Relatives hope to find MH370 debris

Family members of passengers onboard the missing Malaysia Airlines flight MH370 address the media prior to departing for Madagascar from Kuala Lumpur International Airport in Sepang on December 3, 2016.
PHOTO: YouTube screengrab

KUALA LUMPUR - Relatives of missing MH370 passengers are headed to Madagascar in the hope of finding seaborne debris, 1,001 days since the disappearance of the Malaysia Airlines jet.

Four Malaysians and two Chinese nationals left from Kuala Lumpur and will be joined in Madagascar by other MH370 next of kin travelling from France.

The Boeing 777 was carrying 239 passengers and crew when it disappeared en route from Kuala Lumpur to Beijing on March 8, 2014.

It is believed to have crashed into the Indian Ocean, but an extensive deep-sea hunt off Australia's west coast has so far failed to find a single piece of debris from the plane, with the search set to end by early next year.

"It has fallen into our hands to take on this search ourselves," Grace Subathirai Nathan, a Malaysian lawyer who lost her mother on the flight, told reporters at the KL International Airport yesterday.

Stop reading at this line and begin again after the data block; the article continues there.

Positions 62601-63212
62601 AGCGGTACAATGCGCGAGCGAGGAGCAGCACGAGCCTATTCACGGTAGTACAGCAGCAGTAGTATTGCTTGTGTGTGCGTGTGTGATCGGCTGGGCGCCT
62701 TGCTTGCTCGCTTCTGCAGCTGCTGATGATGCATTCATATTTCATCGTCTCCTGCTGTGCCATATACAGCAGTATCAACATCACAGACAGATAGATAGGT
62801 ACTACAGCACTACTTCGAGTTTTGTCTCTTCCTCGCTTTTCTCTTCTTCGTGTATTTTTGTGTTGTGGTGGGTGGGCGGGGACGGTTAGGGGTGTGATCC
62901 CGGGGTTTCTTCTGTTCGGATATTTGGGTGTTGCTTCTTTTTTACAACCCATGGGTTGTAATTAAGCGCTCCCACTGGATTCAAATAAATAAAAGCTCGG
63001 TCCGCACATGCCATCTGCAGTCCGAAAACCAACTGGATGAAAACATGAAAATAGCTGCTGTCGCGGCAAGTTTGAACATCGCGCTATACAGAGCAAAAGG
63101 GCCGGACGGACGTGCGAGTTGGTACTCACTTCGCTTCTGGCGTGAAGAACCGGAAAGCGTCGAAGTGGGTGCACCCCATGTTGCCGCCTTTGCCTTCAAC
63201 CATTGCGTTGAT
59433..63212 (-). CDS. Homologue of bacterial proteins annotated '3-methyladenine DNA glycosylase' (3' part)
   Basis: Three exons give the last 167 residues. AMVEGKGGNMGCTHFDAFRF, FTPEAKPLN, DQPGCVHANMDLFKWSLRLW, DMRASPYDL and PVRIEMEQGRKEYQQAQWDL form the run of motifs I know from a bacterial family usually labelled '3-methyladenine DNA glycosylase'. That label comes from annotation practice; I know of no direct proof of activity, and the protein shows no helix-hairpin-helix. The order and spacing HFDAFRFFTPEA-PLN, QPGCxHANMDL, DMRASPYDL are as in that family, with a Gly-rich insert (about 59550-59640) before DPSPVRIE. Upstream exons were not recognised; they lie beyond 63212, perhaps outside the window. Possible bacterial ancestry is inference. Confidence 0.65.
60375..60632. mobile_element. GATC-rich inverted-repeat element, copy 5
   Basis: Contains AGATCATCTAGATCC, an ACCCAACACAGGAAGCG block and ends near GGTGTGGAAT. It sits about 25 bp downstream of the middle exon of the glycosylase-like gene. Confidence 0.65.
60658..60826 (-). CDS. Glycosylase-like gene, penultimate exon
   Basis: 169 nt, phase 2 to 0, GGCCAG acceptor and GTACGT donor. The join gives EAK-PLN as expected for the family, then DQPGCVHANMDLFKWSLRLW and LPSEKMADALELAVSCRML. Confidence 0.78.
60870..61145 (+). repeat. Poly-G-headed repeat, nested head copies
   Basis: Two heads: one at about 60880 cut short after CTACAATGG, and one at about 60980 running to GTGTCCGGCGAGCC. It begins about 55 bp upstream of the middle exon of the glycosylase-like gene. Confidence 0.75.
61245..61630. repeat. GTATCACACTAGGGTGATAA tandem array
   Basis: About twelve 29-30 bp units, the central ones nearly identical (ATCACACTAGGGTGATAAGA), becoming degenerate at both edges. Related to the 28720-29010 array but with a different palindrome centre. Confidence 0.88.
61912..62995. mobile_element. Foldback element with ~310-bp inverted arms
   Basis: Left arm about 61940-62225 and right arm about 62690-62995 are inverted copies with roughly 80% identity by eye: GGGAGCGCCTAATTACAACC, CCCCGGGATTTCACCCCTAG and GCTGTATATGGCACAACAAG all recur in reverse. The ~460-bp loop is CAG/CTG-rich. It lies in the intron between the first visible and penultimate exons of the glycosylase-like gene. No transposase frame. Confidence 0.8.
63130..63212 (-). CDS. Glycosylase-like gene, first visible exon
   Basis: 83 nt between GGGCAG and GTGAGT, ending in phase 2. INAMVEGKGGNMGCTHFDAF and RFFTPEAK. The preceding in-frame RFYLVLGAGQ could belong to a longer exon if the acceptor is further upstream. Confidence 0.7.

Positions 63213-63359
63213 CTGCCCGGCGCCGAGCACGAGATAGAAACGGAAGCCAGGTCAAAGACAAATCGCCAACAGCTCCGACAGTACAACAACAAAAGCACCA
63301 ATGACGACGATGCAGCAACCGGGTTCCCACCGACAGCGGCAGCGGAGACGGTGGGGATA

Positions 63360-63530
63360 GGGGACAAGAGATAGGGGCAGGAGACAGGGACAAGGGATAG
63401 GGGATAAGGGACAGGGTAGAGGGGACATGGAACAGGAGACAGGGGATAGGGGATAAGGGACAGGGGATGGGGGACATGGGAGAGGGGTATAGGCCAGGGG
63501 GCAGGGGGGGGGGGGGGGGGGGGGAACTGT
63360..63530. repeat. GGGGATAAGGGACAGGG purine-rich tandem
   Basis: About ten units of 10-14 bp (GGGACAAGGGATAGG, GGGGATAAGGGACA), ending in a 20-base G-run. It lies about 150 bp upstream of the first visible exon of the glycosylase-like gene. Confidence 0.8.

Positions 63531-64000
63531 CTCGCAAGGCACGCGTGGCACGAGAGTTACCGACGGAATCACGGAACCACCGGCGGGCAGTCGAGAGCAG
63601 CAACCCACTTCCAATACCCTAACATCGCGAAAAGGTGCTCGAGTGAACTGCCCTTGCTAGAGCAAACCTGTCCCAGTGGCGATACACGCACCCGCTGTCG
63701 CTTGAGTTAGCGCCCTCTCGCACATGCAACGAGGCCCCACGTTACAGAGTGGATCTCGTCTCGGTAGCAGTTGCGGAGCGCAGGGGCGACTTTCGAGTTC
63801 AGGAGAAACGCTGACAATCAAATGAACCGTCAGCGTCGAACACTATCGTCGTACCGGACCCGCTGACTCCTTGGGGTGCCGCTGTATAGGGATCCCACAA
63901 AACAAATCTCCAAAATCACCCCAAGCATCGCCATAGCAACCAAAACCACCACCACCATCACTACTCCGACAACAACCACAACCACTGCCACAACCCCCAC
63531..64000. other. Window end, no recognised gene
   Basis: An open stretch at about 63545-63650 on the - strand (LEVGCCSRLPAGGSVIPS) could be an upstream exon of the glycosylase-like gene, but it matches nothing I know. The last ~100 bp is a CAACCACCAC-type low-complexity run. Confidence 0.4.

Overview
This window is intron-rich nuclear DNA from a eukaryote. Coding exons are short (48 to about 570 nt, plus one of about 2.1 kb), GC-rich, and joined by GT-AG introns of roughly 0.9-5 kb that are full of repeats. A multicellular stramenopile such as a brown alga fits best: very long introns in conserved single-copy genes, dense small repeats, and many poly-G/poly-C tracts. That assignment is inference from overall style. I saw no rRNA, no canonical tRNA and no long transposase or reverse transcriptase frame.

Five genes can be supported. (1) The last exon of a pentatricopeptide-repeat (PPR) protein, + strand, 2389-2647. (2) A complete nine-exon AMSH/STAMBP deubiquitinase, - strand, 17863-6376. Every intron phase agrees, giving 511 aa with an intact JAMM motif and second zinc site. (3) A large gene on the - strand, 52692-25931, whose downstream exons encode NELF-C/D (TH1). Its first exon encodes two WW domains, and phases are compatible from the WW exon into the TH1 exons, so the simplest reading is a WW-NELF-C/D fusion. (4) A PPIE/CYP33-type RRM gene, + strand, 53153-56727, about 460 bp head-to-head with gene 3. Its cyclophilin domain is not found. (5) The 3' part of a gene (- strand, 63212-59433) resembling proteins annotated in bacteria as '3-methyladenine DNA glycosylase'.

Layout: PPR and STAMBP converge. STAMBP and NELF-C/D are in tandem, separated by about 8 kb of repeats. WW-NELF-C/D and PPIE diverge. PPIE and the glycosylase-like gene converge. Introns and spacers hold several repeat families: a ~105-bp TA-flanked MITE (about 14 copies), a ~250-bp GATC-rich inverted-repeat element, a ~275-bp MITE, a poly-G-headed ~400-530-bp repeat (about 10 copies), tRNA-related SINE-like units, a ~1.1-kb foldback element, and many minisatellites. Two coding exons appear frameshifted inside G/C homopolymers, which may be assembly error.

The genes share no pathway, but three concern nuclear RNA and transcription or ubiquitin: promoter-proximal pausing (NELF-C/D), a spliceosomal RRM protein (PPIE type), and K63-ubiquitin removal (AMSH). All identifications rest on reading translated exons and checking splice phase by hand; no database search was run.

Many of the relatives have repeatedly complained about the lack of a coordinated search in the western Indian Ocean and along the African coast despite the recovery there of several pieces of debris, which were either confirmed or declared highly likely to have come from MH370.

Grace said once in Madagascar, relatives would distribute brochures educating villagers on how to identify plane debris.

"We want to reach as far and wide in Madagascar, from coastal communities to villages.

"We want to speak to as many NGOs as possible," she added.

The first piece of debris found from MH370 - a 2m wing part known as a flaperon - was washed up on the Indian Ocean island of Reunion, which is part of French territory on the east of Madagascar, in July 2015.

Since then a range of debris linked to the aircraft has been found along western Indian Ocean shorelines.

A report released last month by the Australian Transport Safety Bureau, which is leading the tripartite search involving Australia, Malaysia and China, said the plane was likely out of control when it plunged into the ocean with its wing flaps not prepared for landing, casting doubt on whether a pilot was still in charge.